Progressive-era historians, like Roosevelt, often celebrated heroes so citizens would be inspired to a national character worthy of democratic participation. Roosevelt established his own credentials as “heroic leader” in a public relations campaign that incorporated the grand showmanship techniques of none other than P. T. Barnum (1810-1891) and William “Buffalo Bill” Cody (1846-1917). The pitch included daily press releases, a close personal relationship with newspaper reporters, and participation in ceremonial events designed to impress the public and identify his policies with traditional American values.
In The Rough Riders: Men of Action (serialized beginning in 1899) Roosevelt, then running for Governor of New York, lost all objectivity as he reshaped events of the Spanish-American War to present himself and his volunteer militia in the most flattering light. According to political scientist Bruce Mirhoff, Roosevelt’s self-depiction as “[t]he cowboy of the Dakotas, the police commissioner patrolling New York’s mean streets, the Rough Rider charging up San Juan Hill, the progressive president scourging predatory capitalists, the African big game hunter, and more” were concerted efforts to make him a worthy leader and “the first great American hero of a new age of mass media.”9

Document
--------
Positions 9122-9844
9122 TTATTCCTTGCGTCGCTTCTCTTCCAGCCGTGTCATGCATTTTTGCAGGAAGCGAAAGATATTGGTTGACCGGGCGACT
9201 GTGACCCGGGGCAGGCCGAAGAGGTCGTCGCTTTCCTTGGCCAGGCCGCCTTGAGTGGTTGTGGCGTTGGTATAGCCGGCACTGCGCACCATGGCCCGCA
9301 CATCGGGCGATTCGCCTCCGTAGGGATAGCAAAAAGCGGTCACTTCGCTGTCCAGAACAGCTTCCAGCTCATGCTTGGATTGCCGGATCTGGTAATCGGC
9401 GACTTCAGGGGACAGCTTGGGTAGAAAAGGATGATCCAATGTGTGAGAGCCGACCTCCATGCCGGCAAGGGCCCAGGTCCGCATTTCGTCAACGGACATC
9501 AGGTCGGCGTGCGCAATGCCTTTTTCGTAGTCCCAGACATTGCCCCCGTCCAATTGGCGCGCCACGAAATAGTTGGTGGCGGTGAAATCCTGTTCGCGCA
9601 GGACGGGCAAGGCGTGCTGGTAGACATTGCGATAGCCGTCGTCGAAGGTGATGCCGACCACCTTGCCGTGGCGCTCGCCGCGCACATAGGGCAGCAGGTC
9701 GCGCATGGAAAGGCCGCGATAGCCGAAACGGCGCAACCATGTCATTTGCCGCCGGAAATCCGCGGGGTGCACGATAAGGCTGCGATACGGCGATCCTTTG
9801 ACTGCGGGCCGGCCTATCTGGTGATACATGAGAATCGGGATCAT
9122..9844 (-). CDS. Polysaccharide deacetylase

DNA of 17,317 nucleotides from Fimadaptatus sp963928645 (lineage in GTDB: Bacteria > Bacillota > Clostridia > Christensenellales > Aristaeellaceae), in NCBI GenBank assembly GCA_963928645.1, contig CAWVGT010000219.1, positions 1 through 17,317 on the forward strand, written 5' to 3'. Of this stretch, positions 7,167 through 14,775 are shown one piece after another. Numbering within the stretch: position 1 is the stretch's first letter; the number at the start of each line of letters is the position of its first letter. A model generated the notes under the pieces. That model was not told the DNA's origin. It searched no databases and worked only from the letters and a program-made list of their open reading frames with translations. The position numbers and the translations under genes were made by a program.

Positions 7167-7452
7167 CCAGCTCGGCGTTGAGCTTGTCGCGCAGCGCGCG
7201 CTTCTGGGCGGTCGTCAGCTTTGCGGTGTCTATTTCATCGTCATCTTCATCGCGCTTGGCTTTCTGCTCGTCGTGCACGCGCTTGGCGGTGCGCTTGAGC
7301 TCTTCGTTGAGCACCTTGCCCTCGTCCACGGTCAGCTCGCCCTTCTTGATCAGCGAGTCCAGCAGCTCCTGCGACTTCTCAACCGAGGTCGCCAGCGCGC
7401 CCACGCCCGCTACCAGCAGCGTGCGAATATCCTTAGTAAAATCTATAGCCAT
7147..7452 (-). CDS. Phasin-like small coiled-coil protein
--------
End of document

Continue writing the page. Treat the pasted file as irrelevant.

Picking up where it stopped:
Ambassador Porter’s discovery of Jones’s grave effectively served the president’s purposes; the venerated image garnered considerable publicity for battleship construction and promoted a collective memory of a naval past that embraced the country’s new, expanded international maritime role.10 At the direction of the President, the Navy sent Rear Admiral Charles D. Sigsbee and a squadron of four cruisers to Cherbourg, France, to retrieve the body and began planning a year of elaborate celebration.
“Every officer in our Navy should know by heart the deeds of John Paul Jones,” Roosevelt charged the following spring during an international commemoration ceremony at the Naval Academy armory building (now Dahlgren Hall), “and should feel in each fiber of his being an eager desire to emulate the energy, the professional capacity, the indomitable determination and dauntless scorn of death which marked John Paul Jones above all his fellows.”11 Porter’s discovery of Jones’s body and the pomp and circumstance of the year-long commemoration only increased interest in and acceptance of Buell’s biography, which had been reprinted with an appendix on Porter’s 1905 exhumation.12